If the Survey Request Sucks No One Will Participate

Rishi Rawat Blog 2 Comments

After a recent visit with a local ophthalmologist, I received this Voice of the Customer survey request:


I doubt this survey request was successful for a number of reasons. The heading has no personality and it is visually bland. If any patients decided to continue reading, they would have been met with similar copy that provides no incentive for completing the survey. Next time, L.O. Eye Care should try something more like this:


Notice how the doctor’s image is used in the heading. This is an example of the Novelty tactic because the image of someone the reader knows is unexpected and increases the likelihood that they’ll stop to read the email. Another thing that’s great about this heading is that it is personalized for the receiver. Lastly, the email’s body provides an incentive for the reader to complete the survey—complete the survey and L.O. Eye Care will “create better experiences for you in the future.” Overall, this version of the email incorporates the Likability tactic much more than the control, which in combination with the Novelty tactic can contribute to more patients completing the survey.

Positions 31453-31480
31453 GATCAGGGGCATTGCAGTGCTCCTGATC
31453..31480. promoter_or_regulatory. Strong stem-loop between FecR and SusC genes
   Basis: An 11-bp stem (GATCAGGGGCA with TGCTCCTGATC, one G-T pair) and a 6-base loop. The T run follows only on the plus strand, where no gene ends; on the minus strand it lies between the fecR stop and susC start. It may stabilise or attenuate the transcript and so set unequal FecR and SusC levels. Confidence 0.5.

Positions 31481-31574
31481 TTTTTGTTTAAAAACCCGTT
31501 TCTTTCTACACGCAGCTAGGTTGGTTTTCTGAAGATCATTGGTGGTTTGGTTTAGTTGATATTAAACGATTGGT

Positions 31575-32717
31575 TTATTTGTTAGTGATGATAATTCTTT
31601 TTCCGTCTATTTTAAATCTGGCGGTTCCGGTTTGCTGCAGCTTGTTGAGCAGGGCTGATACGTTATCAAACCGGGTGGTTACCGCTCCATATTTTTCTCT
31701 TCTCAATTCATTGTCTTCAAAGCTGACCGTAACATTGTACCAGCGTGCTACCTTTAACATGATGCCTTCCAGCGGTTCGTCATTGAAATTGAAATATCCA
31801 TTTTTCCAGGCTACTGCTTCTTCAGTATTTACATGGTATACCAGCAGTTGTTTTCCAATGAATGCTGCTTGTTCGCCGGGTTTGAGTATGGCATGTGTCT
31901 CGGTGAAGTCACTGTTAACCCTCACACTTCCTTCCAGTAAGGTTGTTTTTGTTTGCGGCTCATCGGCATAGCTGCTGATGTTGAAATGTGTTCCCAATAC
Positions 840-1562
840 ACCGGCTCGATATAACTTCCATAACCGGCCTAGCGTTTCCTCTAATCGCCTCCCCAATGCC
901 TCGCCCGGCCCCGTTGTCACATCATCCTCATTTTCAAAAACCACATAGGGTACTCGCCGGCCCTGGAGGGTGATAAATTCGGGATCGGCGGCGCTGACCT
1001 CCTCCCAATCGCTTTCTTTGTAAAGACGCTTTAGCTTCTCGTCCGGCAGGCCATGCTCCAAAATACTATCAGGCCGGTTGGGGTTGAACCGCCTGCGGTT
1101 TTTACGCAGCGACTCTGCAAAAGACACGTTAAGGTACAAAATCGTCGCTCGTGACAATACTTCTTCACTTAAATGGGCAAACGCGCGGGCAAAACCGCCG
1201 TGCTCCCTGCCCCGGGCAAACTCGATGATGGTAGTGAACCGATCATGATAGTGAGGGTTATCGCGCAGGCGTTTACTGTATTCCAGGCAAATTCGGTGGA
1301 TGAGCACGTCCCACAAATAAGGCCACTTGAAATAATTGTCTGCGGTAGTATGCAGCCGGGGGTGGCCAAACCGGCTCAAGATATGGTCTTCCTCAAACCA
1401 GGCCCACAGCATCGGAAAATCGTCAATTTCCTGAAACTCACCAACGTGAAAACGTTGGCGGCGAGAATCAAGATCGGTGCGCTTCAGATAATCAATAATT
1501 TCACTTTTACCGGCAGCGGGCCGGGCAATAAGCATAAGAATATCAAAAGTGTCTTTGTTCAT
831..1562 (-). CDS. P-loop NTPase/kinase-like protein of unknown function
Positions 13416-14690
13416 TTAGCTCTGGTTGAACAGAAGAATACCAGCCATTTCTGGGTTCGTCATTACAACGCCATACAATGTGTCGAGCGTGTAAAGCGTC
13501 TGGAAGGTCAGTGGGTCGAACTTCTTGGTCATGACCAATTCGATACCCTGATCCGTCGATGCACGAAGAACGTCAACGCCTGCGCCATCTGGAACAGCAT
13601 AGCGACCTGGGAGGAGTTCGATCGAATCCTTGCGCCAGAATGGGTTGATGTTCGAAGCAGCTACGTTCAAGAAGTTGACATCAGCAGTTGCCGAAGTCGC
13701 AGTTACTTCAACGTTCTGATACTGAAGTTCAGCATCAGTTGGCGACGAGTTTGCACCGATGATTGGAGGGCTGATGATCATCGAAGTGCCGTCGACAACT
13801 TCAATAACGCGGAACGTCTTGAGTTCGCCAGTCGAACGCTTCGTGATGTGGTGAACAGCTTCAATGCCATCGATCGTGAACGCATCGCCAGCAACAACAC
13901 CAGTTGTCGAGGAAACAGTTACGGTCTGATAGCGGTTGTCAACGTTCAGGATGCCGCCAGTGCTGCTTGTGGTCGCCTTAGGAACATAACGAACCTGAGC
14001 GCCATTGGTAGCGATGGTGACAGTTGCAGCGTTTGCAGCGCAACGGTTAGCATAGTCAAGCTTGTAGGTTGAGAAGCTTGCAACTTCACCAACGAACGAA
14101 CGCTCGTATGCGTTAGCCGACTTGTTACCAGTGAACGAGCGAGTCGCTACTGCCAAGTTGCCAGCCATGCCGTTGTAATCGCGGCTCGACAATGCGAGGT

The lesson? If you want more Voice of the Customer data, show your customers that you care. Don’t make survey requests seem like a chore for you or the customer.

Comments 2

  1. It’s a simple idea, but true! If you are asking someone to do something, there needs to be a benefit to them… could be that they like you and want to engage with your brand, could be a material benefit, or it could just be that something seems fun and painless (or that they’ve received value and want to return some value). Always hated long, boring and/or confusing surveys. Structured surveys can give stilted results as it is, so if it feels like a chore… forget it. Great concept to bring to light.

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